Mitt Romney campaigns in Ohio. Trying to fend off Democrats' criticism… (Saul Loeb, AFP/Getty Images )
GREER, S.C. — Trying to defuse Democratic criticism of his refusal to release more tax returns, Mitt Romney said Thursday that he paid a federal tax rate of at least 13% in each of the last 10 years, and his wife, Ann, said there would be no further tax disclosures lest the couple become a bigger target for critics.
President Obama's reelection campaign has made the tax rates paid by his Republican challenger a central part of his case against Romney's plan to revive the economy. In his advertising, Obama has highlighted the 14% tax rate that Romney paid on $20 million in income in 2010, saying his rival wants the middle class to cover the cost of new tax cuts for millionaires.
Earlier this year, Romney released his 2010 return and an estimate of his 2011 filing, pledging to release the full document once it was completed. A campaign spokeswoman said that he would make good on his promise, despite his wife's remarks.
Though he has declined to release the years of returns that other candidates have offered, Romney told ABC News in an interview last month that he would be happy to check whether he had ever paid a lower rate. But since then, his campaign has refused to answer the question.
At a news conference Thursday, Romney was asked again.
"I just have to say, given the challenges that America faces — 23 million people out of work, Iran about to become nuclear, one out of six Americans in poverty — the fascination with taxes I paid I find to be very small-minded," he said.
He went on to say that he went back and checked his tax rates.
"Over the past 10 years, I never paid less than 13%," he said. "I think the most recent year is 13.6 or something like that."
Romney campaign spokeswoman Andrea Saul said the candidate was referring solely to federal income taxes.
The Obama campaign has seized on Romney's tax rate as an example of what it calls the unfairness of the tax code. Because most of Romney's income derives from investments, his tax rate falls well below that paid by many middle-class families. Obama, who has released 12 years of tax returns, paid 20.5% last year on less income than Romney reported.
Romney was speaking to reporters outside a private air terminal just after his chartered plane landed here for the last stop on a two-day fundraising swing across the Deep South. He made a presentation on what he described as the harm that elderly Americans are suffering as a result of $716 billion in cuts that Obama has made in the projected growth of Medicare spending, marking up a white board on an easel to illustrate his points.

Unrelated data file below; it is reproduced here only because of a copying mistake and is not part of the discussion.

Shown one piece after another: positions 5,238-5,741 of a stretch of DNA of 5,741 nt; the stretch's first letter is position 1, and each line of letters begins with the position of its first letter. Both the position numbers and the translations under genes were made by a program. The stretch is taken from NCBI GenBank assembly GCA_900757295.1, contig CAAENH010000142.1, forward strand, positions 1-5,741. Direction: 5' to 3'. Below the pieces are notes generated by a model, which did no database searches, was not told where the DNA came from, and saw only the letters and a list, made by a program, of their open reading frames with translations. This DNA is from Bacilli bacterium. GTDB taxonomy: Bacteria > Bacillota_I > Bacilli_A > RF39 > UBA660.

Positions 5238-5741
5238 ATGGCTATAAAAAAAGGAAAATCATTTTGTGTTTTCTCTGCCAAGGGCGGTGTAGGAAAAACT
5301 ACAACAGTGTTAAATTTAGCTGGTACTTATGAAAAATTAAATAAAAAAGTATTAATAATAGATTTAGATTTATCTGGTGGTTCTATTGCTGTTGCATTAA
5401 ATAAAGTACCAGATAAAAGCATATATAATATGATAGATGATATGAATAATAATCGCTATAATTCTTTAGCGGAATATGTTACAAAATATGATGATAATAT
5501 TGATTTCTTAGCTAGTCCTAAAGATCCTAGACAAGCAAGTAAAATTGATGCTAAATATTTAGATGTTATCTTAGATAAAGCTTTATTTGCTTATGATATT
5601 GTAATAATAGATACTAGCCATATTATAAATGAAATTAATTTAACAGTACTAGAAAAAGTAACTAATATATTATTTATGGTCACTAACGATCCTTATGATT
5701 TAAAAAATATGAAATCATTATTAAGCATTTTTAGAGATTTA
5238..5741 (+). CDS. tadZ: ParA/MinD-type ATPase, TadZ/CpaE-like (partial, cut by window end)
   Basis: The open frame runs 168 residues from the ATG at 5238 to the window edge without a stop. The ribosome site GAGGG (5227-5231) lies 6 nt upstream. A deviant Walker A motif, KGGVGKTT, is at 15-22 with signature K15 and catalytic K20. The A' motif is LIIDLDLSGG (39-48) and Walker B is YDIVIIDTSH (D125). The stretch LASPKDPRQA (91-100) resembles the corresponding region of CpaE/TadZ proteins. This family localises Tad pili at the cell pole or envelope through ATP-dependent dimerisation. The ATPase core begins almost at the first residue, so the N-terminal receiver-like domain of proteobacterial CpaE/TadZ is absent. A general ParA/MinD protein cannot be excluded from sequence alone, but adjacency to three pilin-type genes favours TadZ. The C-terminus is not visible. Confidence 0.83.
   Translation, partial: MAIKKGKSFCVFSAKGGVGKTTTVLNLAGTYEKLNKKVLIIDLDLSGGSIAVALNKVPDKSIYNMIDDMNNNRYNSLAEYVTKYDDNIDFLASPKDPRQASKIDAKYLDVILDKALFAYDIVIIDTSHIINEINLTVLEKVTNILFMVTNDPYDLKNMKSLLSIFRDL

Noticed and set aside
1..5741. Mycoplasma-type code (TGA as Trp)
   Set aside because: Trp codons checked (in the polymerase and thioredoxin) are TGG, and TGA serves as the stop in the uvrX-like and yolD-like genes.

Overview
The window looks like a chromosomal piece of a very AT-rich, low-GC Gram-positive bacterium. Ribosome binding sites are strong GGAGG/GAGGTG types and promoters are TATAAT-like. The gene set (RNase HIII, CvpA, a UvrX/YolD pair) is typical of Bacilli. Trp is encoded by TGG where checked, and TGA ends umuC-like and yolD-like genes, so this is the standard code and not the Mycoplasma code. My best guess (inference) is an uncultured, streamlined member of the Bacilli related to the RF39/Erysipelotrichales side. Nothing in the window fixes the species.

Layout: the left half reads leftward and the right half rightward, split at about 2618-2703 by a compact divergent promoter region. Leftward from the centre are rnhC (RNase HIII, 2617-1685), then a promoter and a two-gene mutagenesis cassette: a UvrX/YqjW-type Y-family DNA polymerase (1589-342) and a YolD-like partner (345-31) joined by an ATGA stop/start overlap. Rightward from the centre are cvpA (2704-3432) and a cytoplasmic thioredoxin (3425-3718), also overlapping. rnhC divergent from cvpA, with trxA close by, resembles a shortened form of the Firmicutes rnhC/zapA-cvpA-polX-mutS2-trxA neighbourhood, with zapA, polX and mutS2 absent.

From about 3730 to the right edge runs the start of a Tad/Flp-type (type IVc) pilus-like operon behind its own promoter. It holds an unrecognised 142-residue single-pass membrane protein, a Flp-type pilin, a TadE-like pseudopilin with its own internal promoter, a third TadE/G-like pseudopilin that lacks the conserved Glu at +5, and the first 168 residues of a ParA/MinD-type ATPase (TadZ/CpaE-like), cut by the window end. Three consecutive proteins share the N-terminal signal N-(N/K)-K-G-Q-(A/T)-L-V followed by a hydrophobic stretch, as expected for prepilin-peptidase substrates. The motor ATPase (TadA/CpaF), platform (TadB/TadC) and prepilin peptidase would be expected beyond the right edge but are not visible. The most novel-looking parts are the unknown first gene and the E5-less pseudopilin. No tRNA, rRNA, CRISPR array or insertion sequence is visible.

"This is going to be a big issue in places where there are a lot of seniors," Romney said.
The cuts, which Romney's running mate, Rep. Paul D. Ryanof Wisconsin, included in a federal budget plan that serves as the Republican Party's election-year agenda, do not reduce the amount of anyone's healthcare coverage. The bulk of the reductions come from cutting government reimbursement rates for hospitals, nursing homes and other care providers.
Romney's remarks on Medicare and taxes reflected his continuing diversion this week from what was once his campaign's central focus: His attacks on Obama's economic record.
Ann Romney added fuel to the tax debate in an interview that aired Thursday on NBC's "Rock Center with Brian Williams." It was taped on Romney's recent visit to Wales, her ancestral home, during the Summer Olympics in London.
To Romney's evident irritation, correspondent Natalie Morales asked why she and her husband would not be more transparent by releasing more than their 2010 tax returns and the estimate for 2011.
"Have you seen how we're attacked?" Romney asked. "Have you seen what's happened?"
"Are you angry that it's been in the press?" Morales asked. "I mean, should you not be questioned about your finances?"
"We have been transparent to what's legally required of us," Romney said. "But the more we release, the more we get attacked, the more we get questions, the more we get pushed. We have done what's legally required, and there's going to be no more tax releases given."
For its part, the Obama campaign said the public should not take Romney at his word on his tax rates prior to 2010.
"We have a simple message for him: Prove it," Obama campaign spokeswoman Lis Smith said. "Even though he's invested millions in foreign tax havens, offshore shell corporations and a Swiss bank account, he's still asking the American people to trust him."
Some Democrats — most notably Senate Majority Leader Harry Reid of Nevada — have claimed Romney paid far less in taxes, but they have yet to offer any substantiation.
"Harry Reid's charge is totally false," Romney said Thursday.
Finnegan reported from Greer and Abcarian from Los Angeles.